The rapid growth of the Pacific Rim as an economic and technological giant in world affairs has spurred a parallel interest in the region's languages and people. Chinese has become one of the most widely taught foreign languages in the United States, critical to a wide range of professions and interests from politics and diplomacy to business, education and cutting-edge technology. But the interest extends beyond purely practical concerns to a growing fascination with the unique play of tradition and innovation, ritual and creativity in the cultures of China. Balancing past and future, they have emerged as both partners and competitors in a shifting global order.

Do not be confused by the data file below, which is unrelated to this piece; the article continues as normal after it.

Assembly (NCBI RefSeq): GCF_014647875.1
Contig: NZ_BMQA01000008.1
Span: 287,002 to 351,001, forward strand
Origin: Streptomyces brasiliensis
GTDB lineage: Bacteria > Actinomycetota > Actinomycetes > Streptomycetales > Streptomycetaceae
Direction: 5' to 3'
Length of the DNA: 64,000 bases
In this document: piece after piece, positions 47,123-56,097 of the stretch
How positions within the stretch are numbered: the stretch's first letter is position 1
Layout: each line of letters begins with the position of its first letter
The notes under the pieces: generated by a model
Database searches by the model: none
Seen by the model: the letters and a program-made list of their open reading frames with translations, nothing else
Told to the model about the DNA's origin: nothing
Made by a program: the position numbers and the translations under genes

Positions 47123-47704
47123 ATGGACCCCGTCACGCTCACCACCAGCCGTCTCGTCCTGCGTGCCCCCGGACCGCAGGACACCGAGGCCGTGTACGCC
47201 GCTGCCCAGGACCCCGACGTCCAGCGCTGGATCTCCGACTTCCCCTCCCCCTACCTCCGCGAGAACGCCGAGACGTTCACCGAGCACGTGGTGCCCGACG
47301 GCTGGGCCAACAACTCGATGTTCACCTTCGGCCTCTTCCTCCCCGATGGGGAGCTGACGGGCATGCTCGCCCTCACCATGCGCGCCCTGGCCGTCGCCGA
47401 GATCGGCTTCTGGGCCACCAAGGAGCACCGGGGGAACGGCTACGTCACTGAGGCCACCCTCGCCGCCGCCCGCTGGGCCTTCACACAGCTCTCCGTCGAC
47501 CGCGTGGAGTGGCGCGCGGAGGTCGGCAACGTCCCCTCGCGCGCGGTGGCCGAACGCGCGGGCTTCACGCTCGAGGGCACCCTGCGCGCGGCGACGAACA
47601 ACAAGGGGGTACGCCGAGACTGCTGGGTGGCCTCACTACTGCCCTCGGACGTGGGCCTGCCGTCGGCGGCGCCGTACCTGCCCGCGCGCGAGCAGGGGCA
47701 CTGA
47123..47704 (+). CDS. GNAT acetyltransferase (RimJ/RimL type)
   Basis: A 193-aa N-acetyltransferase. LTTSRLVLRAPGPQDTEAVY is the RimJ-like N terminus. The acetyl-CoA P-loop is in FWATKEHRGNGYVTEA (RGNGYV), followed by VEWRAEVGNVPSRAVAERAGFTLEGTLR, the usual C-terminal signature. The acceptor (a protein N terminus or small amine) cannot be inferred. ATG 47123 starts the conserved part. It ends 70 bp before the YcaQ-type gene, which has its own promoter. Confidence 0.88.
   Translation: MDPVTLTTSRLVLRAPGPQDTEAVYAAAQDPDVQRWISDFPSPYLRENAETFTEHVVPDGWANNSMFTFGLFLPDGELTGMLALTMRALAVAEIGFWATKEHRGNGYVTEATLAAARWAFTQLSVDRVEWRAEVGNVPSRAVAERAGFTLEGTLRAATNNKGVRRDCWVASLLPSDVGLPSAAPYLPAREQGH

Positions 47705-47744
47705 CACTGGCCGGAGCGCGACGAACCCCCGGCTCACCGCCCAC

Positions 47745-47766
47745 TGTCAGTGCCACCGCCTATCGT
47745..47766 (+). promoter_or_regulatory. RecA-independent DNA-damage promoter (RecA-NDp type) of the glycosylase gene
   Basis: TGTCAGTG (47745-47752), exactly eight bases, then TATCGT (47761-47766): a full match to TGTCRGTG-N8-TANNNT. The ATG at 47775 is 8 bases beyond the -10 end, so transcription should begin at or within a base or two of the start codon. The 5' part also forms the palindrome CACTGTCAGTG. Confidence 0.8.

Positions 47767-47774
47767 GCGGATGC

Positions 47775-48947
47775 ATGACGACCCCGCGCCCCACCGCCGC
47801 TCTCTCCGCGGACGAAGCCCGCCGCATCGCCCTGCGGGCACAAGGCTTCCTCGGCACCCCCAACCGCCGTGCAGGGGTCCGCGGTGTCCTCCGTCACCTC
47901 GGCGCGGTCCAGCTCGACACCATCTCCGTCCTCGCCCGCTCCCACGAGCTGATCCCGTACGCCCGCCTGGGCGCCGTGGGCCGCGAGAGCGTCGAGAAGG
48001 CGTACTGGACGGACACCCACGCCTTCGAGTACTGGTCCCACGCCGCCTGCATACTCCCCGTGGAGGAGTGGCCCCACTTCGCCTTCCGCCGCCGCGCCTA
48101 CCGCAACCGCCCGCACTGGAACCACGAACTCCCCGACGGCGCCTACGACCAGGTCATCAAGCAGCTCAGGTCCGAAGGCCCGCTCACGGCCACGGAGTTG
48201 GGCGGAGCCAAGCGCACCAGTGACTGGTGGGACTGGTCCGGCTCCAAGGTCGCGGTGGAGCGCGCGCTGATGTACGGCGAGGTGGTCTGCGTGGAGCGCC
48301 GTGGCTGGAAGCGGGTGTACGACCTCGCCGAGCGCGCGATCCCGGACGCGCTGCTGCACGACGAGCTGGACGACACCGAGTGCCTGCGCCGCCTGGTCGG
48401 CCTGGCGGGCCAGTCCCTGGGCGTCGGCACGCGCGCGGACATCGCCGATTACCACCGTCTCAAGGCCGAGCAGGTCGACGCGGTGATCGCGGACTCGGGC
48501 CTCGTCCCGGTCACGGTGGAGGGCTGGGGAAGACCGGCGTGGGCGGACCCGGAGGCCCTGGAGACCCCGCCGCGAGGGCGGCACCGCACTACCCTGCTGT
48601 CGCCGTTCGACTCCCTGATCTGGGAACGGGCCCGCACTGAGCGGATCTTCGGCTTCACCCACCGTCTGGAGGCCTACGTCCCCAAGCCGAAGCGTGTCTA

Different from Asian Studies, which is an interdisciplinary program requiring completing a 140 Asian language course, the East Asian Languages and Literatures Department, which includes Chinese and Japanese, emphasizes four-year's of work in the Chinese language as key to understanding the heritage, culture and current affairs of China. It is designed for the diversified liberal arts education in the 21st century to meet the urgent need for China specialists who are competent in the language and able to study China through the original materials. The East Asian Languages and Literatures Department offers a Chinese major, a Chinese minor and a Japanese minor. The department also provides the two-year language courses (Chinese 140 and Japanese 140) for Asian studies majors.